|Reading Level (Conceptual):||Children 12 and up |
|Reading Level (Vocabulary):||Sophisticated readers |
|Year of publication:||1901 |
When we finally read (and then re-read) the last page of Kim, my barely 12 year-old said to me, "I loved this story. I love Kim. But no more Kipling for a while. It is too hard."
We started reading Kim together in early fall. We finished in mid-December. The difficulty of:
made reading the book a long-term investment. Some days, we could manage only a few pages, because we had to pause to analyze what had happened, or because we couldn't understand a religious practice, or the meaning of a word distracted us.
- The language (and there are many languages used here: British English, of course, but also Irish, Hindi, Urdu, Arabic, others we probably don't know the names of...)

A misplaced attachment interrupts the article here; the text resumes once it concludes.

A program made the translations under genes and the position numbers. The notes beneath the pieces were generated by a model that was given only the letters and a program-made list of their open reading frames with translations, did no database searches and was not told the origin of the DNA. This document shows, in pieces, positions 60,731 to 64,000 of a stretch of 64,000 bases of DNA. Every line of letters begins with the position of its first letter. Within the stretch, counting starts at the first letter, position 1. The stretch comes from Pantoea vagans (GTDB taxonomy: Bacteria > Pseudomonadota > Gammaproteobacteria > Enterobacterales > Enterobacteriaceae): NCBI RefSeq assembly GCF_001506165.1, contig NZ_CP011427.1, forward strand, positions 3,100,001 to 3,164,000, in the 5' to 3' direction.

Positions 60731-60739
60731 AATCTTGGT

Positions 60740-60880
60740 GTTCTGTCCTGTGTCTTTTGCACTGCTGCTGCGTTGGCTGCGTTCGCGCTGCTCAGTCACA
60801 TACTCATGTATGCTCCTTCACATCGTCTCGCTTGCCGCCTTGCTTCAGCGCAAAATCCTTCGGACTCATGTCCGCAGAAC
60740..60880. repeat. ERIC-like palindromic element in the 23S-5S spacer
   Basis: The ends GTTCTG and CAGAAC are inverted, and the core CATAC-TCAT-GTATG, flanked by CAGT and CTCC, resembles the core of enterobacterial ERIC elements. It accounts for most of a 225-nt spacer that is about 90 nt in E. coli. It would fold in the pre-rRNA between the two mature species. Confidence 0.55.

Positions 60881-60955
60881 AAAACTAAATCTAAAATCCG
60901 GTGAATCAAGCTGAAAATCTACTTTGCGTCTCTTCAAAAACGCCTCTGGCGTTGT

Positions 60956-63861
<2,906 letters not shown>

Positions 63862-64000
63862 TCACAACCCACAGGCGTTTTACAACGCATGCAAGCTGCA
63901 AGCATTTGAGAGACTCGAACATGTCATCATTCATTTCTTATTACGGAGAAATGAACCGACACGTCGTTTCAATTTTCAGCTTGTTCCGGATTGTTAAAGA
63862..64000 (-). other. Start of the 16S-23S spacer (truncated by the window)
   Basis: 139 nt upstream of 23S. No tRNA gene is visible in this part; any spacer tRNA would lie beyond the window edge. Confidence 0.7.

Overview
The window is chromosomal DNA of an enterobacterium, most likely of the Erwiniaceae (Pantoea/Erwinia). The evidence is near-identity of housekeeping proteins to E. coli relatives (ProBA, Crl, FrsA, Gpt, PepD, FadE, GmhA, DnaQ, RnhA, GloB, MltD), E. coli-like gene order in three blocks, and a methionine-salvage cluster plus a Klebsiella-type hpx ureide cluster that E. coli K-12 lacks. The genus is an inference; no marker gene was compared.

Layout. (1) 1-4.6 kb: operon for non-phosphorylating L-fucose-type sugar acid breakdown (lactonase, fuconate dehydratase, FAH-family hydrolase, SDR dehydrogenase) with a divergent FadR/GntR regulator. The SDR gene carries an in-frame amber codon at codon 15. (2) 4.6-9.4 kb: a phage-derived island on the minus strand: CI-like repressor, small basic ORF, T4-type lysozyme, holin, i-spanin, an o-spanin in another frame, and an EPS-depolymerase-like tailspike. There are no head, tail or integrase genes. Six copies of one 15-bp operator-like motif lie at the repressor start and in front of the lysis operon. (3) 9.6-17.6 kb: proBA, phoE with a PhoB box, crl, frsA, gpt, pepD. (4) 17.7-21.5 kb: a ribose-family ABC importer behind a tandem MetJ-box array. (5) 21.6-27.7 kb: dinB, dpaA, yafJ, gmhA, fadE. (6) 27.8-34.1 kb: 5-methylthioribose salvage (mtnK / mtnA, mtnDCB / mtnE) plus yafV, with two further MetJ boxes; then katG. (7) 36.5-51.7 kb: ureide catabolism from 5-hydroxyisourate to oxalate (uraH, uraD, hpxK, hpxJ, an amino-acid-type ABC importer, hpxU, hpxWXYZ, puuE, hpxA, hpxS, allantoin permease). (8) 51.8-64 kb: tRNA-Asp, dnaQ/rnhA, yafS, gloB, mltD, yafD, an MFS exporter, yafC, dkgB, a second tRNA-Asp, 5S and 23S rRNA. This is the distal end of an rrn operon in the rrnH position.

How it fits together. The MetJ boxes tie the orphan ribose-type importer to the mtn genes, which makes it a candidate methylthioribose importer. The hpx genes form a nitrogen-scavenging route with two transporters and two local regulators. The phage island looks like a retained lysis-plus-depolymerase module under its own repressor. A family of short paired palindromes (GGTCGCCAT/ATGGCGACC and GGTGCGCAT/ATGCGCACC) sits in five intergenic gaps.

- The concepts: Tibetan Buddhist vs. Hindu religious beliefs, Islamic concepts, the differences between Catholic and Protestant attitudes, and
- The politics: What are the Russians, French, British, and the various native Indians trying to accomplish in all their complicated plots
Kim is like Carl Jung and Joseph Campbell meet James Bond meet Harriet the Spy, only harder.
Not a book to be read when one is tired.
The novel describes Kim's path to enlightenment, adulthood, and employment as a British spy. We walk with Kim, the young, orphanned son of an English soldier, as he grows up to be Friend of All the World, the perfect chela (caregiver to a Tibetan monk), and player of The Game (spy). And as we adventure with Kim and the lama with whom he strives to "escape the Wheel", we come to know representatives of nearly all the religious sects and political players in colonial India.
Highly recommended for very advanced young readers.
-- Emily Berk
Other reviews: Kim